Former Fugitive Pleads Guilty to Embezzling $8.7 Million from Employer
CINCINNATI—James T. Hammes, 53, formerly of Lexington, Kentucky, pleaded guilty in U.S. District Court to one count of wire fraud and has agreed to pay nearly $7.7 million in restitution, specifically, approximately $6.7 million to G & J Pepsi-Cola Bottlers, Inc. and $1 million to Cincinnati Insurance Company.
Carter M. Stewart, United States Attorney for the Southern District of Ohio and Angela L Byers, Federal Bureau of Investigation (FBI) Special Agent in Charge—Cincinnati Division, announced the plea entered into today before Judge Susan J. Dlott.
According to court documents, from about 1998 through February 2009, Hammes embezzled more than $8.7 million from his employer, G & J Pepsi-Cola Bottlers, Inc., a large, privately held manufacturer and distributor of Pepsi products that is headquartered in Cincinnati.
Hammes served as a controller for the company, and was responsible for all financial accounting and internal controls for his division, including supervising accounts payable to vendors for services provided to the company’s division.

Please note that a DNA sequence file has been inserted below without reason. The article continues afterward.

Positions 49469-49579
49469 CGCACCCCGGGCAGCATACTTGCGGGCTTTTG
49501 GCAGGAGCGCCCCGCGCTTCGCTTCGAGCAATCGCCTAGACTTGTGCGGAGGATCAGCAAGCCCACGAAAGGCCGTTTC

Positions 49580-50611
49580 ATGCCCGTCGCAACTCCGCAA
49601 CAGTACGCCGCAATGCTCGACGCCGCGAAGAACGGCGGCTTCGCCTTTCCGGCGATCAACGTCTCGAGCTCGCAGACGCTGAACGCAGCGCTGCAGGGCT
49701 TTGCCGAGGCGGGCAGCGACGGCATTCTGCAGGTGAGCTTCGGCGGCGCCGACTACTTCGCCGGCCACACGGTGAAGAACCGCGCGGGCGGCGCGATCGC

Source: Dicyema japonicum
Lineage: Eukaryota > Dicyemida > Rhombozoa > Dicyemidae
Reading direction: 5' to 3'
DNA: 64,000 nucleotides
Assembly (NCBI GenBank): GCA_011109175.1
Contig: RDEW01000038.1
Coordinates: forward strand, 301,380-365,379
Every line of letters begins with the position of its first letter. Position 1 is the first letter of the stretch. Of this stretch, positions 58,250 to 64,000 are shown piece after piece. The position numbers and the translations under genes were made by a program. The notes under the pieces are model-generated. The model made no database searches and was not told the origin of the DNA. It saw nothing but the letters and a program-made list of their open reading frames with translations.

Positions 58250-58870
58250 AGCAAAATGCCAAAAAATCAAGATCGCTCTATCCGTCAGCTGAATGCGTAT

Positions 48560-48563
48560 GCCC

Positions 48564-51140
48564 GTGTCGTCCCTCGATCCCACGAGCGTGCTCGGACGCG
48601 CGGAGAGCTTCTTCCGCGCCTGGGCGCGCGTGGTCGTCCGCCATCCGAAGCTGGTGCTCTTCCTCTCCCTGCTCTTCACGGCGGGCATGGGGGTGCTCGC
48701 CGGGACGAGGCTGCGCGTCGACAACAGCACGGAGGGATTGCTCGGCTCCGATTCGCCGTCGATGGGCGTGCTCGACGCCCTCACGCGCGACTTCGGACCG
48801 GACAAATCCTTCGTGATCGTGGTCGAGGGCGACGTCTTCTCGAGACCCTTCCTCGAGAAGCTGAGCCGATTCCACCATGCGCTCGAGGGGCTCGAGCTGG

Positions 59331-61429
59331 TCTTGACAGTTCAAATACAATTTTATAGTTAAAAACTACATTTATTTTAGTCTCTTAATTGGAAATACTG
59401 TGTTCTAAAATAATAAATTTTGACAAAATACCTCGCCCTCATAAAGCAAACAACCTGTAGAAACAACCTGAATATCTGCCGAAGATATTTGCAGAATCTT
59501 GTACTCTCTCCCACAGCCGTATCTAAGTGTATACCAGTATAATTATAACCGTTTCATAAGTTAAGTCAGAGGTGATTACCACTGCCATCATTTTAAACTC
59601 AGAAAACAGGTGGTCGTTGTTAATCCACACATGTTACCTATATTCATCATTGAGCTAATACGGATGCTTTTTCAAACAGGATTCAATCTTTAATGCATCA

The defendant set up phantom vendor accounts and manipulated monthly accounting reports, using a miscellaneous account to charge off fraudulent checks and then manipulating legitimate accounts to offset the amounts carried in the miscellaneous account.
The stolen money that Hammes invested and traded generated IRS 1099 forms. Hammes voluntarily made estimated tax payments to the IRS totaling at least $2.7 million using the funds that he stole from his employer. Despite making the estimated tax payments, he failed to file tax returns for multiple tax years.
Hammes was questioned about the issuance of possible fraudulent checks in February 2009, at which time he fled and spent the majority of six years as a fugitive hiking the Appalachian Trail and living under an alias, which belonged to a real person. Federal criminal charges were filed against Hammes and he was arrested in Virginia in May 2015.
Hammes faces a potential maximum sentence of 20 years in prison.
U.S. Attorney Stewart commended the cooperative investigation led by the FBI Cincinnati Division, with assistance from FBI- Richmond Division, FBI- Indianapolis Division, Internal Revenue Service—Criminal Investigations, and the U.S. Marshal’s Service, as well as Assistant United States Attorney Emily N. Glatfelter and Criminal Chief Kenneth L. Parker, who are prosecuting the case.